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tv   Hallie Jackson Reports  MSNBC  November 11, 2021 12:00pm-1:00pm PST

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♪ i do my, i do my i do my money dance ♪ move your student loan debt to sofi - you could save with low rates and no fees. earn a $500 bonus when you refi... and get your money right. ♪ i do my money dance ♪ as we come on the air the case of one of the country's most high-profile killing last summer could be in the hands of the jury within minutes. bringing last witnesses to the stand with closing arguments expected soon. the jury on track to get the case before the weekend. our team on the ground and our legal experts looking at what happens from here as you look live as that courtroom in kenosha, wisconsin. also this hour, watching for a ruling maybe any minute on a last-ditch push by donald trump with an appeals court
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considering his newest request to keep runs of his secret white house papers just that. secret. but he's running out of options and out of time. the january 6th committee set to get their hands on that documents in just about 24 hours from now. plus which former white house aide will not cooperate with the represent of the committee. spoiler, this guy. mark meadows. what has to happen for him to talk. i'm hallie jackson in washington here to start us off, meagan fitzgerald out the courthouse in kenosha along with paul butler and glen kerchner. both msnbc legal analysts. the defense calling its last witness today. walk us through what they're trying to nail home with the last folks they're calling to the stand? >> reporter: well, hallie, you know, all throughout the day we have heard from witnesses called by the defense that really helped to bolster their case here. for example, just before they broke for the lunch recess, jurors heard from drew
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fernandez. a man who took video that night posting it to social media and testified before the jury that rittenhouse was there to surrender aid to people. even saying he witnessed him de-escalating a situation. then the morning kicking off with dr. black. a self-defense expert. this was also a video specialist who went frame by frame of that video the jurors have been seeing the last several days now and honing in on that split-second decision of when kyle rittenhouse pulled the trigger several times. so just within the last couple minutes here we heard from the defense that they are getting closer to being done, which is why we suspect they could wrap their case today. hallie? >> thank you. paul, go to you, because the judge is still considering that motion for a mistrial. right? what does it say to you the judge still hasn't actually ruled on that? >> signals he's probably not going to in-state that, maybe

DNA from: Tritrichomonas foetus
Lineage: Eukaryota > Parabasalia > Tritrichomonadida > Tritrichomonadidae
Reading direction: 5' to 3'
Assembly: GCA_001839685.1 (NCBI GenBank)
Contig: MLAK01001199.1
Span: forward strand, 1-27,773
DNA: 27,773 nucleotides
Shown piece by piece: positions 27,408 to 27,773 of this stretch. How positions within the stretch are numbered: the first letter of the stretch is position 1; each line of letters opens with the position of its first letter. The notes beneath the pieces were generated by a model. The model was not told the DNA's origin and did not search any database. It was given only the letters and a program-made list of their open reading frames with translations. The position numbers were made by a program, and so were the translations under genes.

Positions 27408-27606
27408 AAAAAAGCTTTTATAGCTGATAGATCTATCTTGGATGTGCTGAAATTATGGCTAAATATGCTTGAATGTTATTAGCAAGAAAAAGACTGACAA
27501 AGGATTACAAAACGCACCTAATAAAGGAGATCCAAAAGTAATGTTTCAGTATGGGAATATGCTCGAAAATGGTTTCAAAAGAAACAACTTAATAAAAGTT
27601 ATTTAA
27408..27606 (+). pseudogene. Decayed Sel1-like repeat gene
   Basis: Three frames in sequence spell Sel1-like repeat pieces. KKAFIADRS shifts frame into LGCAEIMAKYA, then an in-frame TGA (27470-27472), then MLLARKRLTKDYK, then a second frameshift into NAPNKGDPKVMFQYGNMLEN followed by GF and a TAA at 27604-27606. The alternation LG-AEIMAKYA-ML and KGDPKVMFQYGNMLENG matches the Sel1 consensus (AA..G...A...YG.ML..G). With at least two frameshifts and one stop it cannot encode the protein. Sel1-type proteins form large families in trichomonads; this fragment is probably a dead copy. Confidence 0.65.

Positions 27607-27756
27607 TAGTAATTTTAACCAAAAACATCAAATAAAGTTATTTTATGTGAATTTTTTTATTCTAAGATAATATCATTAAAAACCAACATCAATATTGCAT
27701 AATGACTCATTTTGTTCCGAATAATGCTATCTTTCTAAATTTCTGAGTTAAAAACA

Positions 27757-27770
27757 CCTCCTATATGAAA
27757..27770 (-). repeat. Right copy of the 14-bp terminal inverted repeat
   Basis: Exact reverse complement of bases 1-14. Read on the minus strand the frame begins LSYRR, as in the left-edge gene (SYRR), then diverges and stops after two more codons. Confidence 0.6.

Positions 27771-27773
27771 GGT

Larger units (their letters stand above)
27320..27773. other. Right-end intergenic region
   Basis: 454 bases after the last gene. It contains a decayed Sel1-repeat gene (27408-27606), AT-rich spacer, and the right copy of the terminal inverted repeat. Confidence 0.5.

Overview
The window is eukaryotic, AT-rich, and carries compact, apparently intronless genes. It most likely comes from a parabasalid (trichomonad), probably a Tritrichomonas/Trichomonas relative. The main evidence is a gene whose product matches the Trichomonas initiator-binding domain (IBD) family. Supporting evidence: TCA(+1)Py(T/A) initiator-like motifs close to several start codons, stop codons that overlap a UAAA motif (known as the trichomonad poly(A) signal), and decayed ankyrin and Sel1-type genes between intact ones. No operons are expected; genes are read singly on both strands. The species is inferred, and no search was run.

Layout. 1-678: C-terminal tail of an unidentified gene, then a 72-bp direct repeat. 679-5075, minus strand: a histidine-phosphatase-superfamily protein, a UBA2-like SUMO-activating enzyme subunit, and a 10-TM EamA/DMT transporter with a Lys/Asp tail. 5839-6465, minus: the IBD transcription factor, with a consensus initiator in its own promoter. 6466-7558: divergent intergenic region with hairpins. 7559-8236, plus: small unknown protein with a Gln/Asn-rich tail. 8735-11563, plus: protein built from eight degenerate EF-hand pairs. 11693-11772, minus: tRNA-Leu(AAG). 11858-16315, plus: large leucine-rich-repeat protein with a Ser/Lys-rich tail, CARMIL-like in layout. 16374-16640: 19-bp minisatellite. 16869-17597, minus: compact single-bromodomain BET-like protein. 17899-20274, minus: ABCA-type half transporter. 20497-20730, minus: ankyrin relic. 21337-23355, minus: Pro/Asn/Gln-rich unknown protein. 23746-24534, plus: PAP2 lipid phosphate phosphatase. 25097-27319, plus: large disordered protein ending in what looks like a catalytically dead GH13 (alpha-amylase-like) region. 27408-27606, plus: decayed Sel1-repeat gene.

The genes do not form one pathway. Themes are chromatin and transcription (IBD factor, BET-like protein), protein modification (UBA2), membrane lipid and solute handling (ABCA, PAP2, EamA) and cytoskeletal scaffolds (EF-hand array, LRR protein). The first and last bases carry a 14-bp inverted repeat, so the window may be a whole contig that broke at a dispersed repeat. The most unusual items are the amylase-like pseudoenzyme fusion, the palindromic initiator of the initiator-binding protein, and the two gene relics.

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because the defense isn't sure they really want it. if the judge were to grant a mistrial and dismiss the case with prejudice, that would be great for the defense, because that means mr. rittenhouse could not be prosecuted again. if the judge declares a mistrial but not with prejudice, the prosecutors could bring the case again. the calculus of the defense attorneys, hallie, may be that they're doing really well now, that mr. rittenhouse may be on his way to a "not guilty" verdict. they may not end up requesting formally a mistrial. >> glen, what's your argument. make the best arguments i can marshal based on the arguments. hasn't gone particularly well for the prosecution. boils down to two things. self-defense and burden of proof beyond a reasonable doubt because law in wisconsin like the law in d.c. is, once there
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is some evidence of self-defense introduced at trial, then the prosecution has the burden of disproving self-defense beyond a reasonable doubt. kyle rittenhouse testified, many of us watched it, and we saw him explain why he discharged his weapon on all three occasions. with respect to the two individuals he killed and the one wounded. when the jury goes back to the deliberation room and they say to themselves, you know what? i don't think he has a self-defense claim. so i think he is probably guilty. you know what? that doesn't satisfy the burden of guilt beyond a reasonable doubt. same is true if they think he likely didn't have a good self-defense claim, or he very likely didn't have it. jurors have to have a firm and abidesing belief in a defendant's guilt and the prosecution must disprove self-defense beyond a easy radioenable doubt. those things are very high bars to clear.
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so i am not expecting this will result of in a conviction, based on what i've seen. >> paul, i wonder, when you look at the charges against rittenhouse. we actually can look at the charges. from what we've seen so far in the trial, what do you think as we look at this here? what do you think the most likely yowl come? more sig captain homicide charges in lesser weapons charges could be. glen laid out the idea guilt beyond a reasonable doubt, burden of proof's guilt here. what's your sense? >> so yesterday prosecutors got rittenhouse to admit none of the three people he wounded actually fired a gun at him. they showed the jury video of rittenhouse lying about that, claiming that his first victim was armed, which was not true. the third victim also had a gun, but rittenhouse admitted he aimed his gun first, but, hallie, all of that is tangential of the central issue